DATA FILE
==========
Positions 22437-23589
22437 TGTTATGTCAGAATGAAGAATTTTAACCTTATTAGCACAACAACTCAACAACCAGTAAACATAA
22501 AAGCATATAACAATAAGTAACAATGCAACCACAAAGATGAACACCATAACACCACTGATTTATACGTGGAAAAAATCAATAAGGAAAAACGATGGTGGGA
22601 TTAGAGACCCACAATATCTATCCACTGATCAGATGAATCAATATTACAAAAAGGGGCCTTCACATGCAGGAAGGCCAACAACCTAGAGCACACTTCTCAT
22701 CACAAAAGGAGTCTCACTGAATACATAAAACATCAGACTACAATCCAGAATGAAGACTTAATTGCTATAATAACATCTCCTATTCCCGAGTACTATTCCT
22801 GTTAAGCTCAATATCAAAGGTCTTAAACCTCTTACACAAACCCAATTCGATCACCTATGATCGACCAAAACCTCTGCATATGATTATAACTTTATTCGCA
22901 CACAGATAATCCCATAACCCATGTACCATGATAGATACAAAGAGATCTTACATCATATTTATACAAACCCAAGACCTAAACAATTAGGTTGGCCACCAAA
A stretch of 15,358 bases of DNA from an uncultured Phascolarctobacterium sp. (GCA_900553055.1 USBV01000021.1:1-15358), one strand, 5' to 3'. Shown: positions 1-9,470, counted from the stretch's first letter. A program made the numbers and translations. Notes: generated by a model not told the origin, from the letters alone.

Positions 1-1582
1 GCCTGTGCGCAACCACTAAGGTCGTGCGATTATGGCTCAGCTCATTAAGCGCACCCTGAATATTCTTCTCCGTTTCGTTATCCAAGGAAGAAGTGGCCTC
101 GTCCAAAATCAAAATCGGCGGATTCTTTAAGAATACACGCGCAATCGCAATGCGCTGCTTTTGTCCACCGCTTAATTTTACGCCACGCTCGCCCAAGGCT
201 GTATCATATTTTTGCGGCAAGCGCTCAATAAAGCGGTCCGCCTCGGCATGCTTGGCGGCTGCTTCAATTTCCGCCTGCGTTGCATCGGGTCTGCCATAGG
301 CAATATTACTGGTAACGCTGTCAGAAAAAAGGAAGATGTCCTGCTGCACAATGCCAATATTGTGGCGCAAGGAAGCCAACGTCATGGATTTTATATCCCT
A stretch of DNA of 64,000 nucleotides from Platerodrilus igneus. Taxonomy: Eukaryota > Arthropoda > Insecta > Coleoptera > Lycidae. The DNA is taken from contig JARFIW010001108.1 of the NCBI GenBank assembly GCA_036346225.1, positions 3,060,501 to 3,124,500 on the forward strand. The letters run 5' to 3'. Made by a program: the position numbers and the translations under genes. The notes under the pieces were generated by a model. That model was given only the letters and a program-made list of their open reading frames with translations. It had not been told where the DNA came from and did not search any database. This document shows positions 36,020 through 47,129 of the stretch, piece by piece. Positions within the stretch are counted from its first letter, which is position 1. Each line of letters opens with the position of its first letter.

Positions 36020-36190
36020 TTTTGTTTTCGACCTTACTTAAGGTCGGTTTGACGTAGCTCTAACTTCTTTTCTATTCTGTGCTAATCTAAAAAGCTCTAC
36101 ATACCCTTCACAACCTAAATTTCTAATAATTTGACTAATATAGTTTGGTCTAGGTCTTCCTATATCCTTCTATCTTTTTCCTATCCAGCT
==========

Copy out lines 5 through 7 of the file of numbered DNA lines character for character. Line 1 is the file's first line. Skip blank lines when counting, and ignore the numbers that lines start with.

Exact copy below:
22701 CACAAAAGGAGTCTCACTGAATACATAAAACATCAGACTACAATCCAGAATGAAGACTTAATTGCTATAATAACATCTCCTATTCCCGAGTACTATTCCT
22801 GTTAAGCTCAATATCAAAGGTCTTAAACCTCTTACACAAACCCAATTCGATCACCTATGATCGACCAAAACCTCTGCATATGATTATAACTTTATTCGCA
22901 CACAGATAATCCCATAACCCATGTACCATGATAGATACAAAGAGATCTTACATCATATTTATACAAACCCAAGACCTAAACAATTAGGTTGGCCACCAAA